German Expressionism 101 – Part One

 

German Expressionism 101
Part One

In case you haven’t noticed, Classic Movie Hub is having a giveaway contest this month. Thanks to our long-standing partnership with Kino Lorber, we are giving away eight horror-esque movies every Sunday throughout October. Three of those of titles, The Cabinet of Dr. Caligari, Nosferatu, and Metropolis, come from the groundbreaking and highly innovative German Expressionist movement. So, what better time than now to write about one of the most influential film movements of the silent era and beyond: German Expressionism.

nosferatu_shadow10 points if you can name the film this still is from!

In order to understand German Expressionism, you have to understand the historical context that birthed it. Like pretty much every other artistic movement since the inception of art itself, German Expressionism was a reaction to the harsh realities of its time. The movement emerged off the coattails of World War One – a war that had a profound effect on the German psyche.

After WWI much of Europe was left a ruinous heap of rabble and disenfranchisement. With many of its power Empires now lost to the dustbins of history, the future of many European countries were bleak unknowns and a source of constant collective anxiety.  This was especially true for Germany. You see, after the Treaty of Versailles was signed in 1919, the Allied Powers pretty much forced Germany to “accept the responsibility of Germany and her allies for causing all the loss and damage.” This meant German people faced the entire economic brunt of the war – to the tune of $31.4 billion dollars AKA $442 billion in 2017 dollars…yikes!

The conditions laid forth by the treaty, coupled with the fact that Germany went headfirst into such a feckless and destructive war to begin with, caused the German people to grow increasing resentful of its leaders. They thrust their people into a war that caused nothing but devastation only to later be met with the prospect of absolute financial destitution. The future was bleak and collective malaise of despondency fell upon the nation.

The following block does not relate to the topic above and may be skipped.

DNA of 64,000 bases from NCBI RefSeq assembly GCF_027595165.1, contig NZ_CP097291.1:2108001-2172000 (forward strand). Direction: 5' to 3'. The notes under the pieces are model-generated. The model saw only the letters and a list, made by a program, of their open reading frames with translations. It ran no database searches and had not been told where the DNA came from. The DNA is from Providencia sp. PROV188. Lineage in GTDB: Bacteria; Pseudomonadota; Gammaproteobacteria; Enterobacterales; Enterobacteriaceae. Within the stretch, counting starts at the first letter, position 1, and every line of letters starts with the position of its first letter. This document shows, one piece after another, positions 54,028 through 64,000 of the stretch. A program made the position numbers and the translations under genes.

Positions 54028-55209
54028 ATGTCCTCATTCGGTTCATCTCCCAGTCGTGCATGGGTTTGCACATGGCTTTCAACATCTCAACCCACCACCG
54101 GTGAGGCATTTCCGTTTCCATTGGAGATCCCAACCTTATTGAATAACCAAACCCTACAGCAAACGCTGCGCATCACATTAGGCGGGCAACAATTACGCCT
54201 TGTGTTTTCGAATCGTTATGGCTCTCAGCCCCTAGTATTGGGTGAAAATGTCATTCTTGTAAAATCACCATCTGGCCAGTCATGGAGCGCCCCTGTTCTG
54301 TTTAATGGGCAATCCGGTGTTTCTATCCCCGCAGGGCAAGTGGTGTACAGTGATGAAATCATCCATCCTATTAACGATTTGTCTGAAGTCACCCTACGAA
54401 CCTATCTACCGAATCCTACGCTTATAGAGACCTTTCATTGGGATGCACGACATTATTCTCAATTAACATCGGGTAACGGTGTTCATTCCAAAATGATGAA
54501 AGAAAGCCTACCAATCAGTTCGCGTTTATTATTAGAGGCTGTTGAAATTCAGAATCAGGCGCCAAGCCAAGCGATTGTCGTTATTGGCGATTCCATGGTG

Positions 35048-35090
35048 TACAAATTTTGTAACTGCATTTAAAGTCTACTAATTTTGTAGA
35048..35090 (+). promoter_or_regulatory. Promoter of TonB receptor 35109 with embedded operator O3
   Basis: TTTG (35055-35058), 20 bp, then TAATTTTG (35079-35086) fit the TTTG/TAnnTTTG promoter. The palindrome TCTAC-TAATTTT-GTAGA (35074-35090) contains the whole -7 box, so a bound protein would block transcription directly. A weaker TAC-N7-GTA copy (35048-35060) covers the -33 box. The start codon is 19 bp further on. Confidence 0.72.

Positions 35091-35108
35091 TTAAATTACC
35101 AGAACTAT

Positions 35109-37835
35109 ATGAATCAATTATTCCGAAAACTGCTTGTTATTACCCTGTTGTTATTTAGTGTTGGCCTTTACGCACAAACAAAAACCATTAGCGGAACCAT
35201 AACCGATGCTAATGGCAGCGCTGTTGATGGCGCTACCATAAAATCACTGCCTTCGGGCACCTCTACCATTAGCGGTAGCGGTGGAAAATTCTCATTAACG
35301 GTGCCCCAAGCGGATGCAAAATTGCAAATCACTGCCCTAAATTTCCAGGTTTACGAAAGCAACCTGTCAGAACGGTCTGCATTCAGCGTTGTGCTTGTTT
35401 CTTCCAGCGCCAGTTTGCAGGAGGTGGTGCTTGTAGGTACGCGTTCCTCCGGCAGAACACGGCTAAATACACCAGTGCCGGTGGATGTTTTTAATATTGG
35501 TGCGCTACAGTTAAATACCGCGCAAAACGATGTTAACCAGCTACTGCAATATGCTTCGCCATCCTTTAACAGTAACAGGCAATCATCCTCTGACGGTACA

Otto_Dix_The Wounded Soldier_1917Otto Dix, The Wounded Soldier, 1917

And here is where we enter the world of German Expressionism. The painting above is The Wounded Solider by Otto Dix. After serving in WWI, Dix returned home a broken, haunted man who suffered from intense PTSD. When it came to expressing the horrors of the trenches, Dix wanted his audience to react strongly to his work, feeling the mental pain and spiritual disillusionment brought upon by war. Rather than focus on painterly abilities to create an aesthetically pleasing composition and show the physical realism of war, Dix instead focused on the more abstract psychological experience of those who were part of it.

He painted a distorted figure with jagged edges, contrasted lighting and unnatural proportions that were ghoulish and horrifying in nature. Just look at the painting. Really look at it. The sunken eyes and too-wide mouth make him appear almost as a skull. His limbs and digits twist in unnatural ways and the earth around him is nothing but a black abyss of unknown shapes and textures. Heck, without the helmet on, it would be hard to even distinguish that we was a solider – for all we would know he could be an unnamed ghoul falling into madness as he descends deeper into hell.

Otto-Dix-Grossstadt-Triptychon-MitteltaI may have gotten a little carried away with that description, so enjoy this palette jazzy cleanser! (Otto Dix, Grossstadt, 1927/28)

Yes, Beautiful aesthetic realism was out and the haunting heavy stokes of expressionism was in. This movement would permeate into all aspects of German art of the time, including film, which we will discuss in Part 2 of this German Expressionist adventure.

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Minoo Allen for Classic Movie Hub

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